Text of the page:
We seem so frightened today of being alone that we never let it happen. We choke the space with continuous music, chatter, and companionship to which we do not even listen. It is simply there to fill the vacuum. When the noise stops there is no inner music to take its place. ~Anne Morrow Lindbergh
I can recall an acquaintance once remarking that each of us is troubled by something and it’s often the dominant thought in our head. It could be an argument with our spouse, a perceived public slight, our finances, or a conflict at work. And that once we resolve whatever issue is at the forefront, our next most pressing conflict comes rushing in. We go through life moving from one worry to the next, our heads full of noise.
Noise has a way of distracting us from what really matters.
To the Trappist monk and noted author Thomas Merton, noise represented one of the biggest problems of our modern society—because when our heads are filled with noise, whether it’s self-generated or it comes from our immediate environment, we go through life off balance and disconnected from our spiritual nature. In the book No Man is an Island, Merton writes:
Everything in modern city life is calculated to keep man from entering into himself and thinking about spiritual things. Even with the best of intentions, a spiritual man finds himself exhausted and deadened, debased by the constant noise of machines, the dead air and glaring lights of offices and shops, the everlasting suggestions of advertising and propaganda.
Christian musician John Michael Talbot, who is also founder of the Brothers and Sisters of Charity based at Little Portion Hermitage in Arkansas, explains the problem in a similar manner: “The world’s noise has a way of deflecting people from the deeper realities of life. It keeps us preoccupied with the superficial at the expense of the meaningful.” Or, as Anne Morrow Lindberg so eloquently states, noise stops us from hearing the “inner music.”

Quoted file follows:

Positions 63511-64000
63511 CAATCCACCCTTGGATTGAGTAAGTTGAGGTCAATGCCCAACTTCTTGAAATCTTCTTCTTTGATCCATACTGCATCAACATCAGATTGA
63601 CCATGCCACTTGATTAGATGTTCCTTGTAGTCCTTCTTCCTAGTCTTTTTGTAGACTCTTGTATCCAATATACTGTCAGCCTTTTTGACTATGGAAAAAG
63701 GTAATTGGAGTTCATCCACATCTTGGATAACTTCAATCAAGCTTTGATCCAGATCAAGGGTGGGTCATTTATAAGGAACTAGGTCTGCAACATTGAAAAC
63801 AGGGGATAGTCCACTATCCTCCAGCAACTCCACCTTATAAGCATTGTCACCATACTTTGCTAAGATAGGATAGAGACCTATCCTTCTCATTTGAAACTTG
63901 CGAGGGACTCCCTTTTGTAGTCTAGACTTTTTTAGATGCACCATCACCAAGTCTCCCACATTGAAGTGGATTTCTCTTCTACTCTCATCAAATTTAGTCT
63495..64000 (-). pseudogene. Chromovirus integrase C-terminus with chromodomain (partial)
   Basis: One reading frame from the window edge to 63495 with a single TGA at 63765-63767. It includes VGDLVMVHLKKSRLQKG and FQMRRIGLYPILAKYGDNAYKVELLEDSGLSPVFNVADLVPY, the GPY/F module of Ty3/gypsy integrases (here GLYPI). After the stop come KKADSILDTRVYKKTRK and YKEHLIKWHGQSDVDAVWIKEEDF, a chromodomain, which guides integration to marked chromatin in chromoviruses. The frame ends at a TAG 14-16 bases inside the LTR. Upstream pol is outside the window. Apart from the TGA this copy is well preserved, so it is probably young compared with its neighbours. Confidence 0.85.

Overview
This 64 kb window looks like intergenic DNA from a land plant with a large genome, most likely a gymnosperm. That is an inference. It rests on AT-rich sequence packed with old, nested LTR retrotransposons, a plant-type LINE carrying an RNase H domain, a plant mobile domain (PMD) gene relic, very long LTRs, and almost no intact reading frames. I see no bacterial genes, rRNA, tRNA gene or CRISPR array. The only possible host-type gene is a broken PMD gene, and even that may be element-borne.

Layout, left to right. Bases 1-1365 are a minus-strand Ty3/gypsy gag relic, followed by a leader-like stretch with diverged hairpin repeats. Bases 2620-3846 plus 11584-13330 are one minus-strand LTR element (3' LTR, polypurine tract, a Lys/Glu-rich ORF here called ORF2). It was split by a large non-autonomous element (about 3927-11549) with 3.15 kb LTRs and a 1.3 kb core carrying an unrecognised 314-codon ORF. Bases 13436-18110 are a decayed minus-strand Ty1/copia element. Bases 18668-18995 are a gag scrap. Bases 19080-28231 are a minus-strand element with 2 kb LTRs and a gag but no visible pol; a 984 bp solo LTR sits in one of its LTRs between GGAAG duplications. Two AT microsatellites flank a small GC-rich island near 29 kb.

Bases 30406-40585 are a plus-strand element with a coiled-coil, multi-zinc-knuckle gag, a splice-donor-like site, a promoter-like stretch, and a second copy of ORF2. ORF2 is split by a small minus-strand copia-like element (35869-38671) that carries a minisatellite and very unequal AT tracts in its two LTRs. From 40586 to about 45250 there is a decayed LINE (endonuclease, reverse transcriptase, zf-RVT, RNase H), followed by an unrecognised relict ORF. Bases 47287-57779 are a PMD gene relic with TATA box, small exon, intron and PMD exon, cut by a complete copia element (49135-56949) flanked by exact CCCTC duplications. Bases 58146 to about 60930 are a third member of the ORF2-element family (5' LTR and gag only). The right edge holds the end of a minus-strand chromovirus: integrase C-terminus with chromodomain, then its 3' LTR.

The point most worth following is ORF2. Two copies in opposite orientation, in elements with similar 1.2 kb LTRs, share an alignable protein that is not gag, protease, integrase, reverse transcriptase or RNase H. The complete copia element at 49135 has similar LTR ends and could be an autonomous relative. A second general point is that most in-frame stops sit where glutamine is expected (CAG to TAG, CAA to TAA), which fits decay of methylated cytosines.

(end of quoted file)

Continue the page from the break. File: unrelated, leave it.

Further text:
How do we hear the inner music? By making time for stillness and solitude.
Talbot encourages us to take breaks from the stresses of the everyday. He writes that places like monasteries, retreat centers, and hermitages (which literally means the dwelling place of hermits), were created “so that people who wanted to hear the still, small voice of God could turn down the deafening and disquieting cacophony of sounds coming from a busy, bustling world.”
But since most of us have families and jobs and a retreat is out of the question, how do we find the space to hear our thoughts? Where can we access the silence and solitude that, in the words of Merton, allow us to “recuperate spiritual powers that may have been gravely damaged by the noise and rush of a pressurized existence”?
We need to set time aside to recharge our spiritual batteries.
You can do it in your own home. For me, this especially holds true on Sundays as I get ready for the new week. It’s a time to detach from work, and as Merton says “see all things in the light of faith.” This means expressing gratitude for the good in our lives, asking for guidance with the things that trouble us, and trusting that our needs and concerns will be addressed.
(People) need enough silence and solitude in their lives to enable the deep inner voice of their true self to be heard at least occasionally. ~Merton
Is your schedule jam-packed with work, chores, and other responsibilities? You might consider carving out some alone time early in the morning or later at night. Set your alarm clock 15-30 minutes earlier a few days a week. Or, after saying good night to your significant other, retreat to the den or the quietest part of your home for a few moments. Find the time for solitude. Talbot puts this in a spiritual context:
There’s nothing magical about solitude that makes God suddenly appear. God is everywhere all the time. It’s just that most of the time we are so busy with everything else that we don’t notice. But by practicing the discipline of solitude, we are creating a space in our lives where God can be with us.
Will you make time to hear the “inner music”?
This story will be included in the book version of Wake Up Call, a compilation of my top stories from 2013-2023. It will be released November 1, 2023, via Wildhouse Publishing.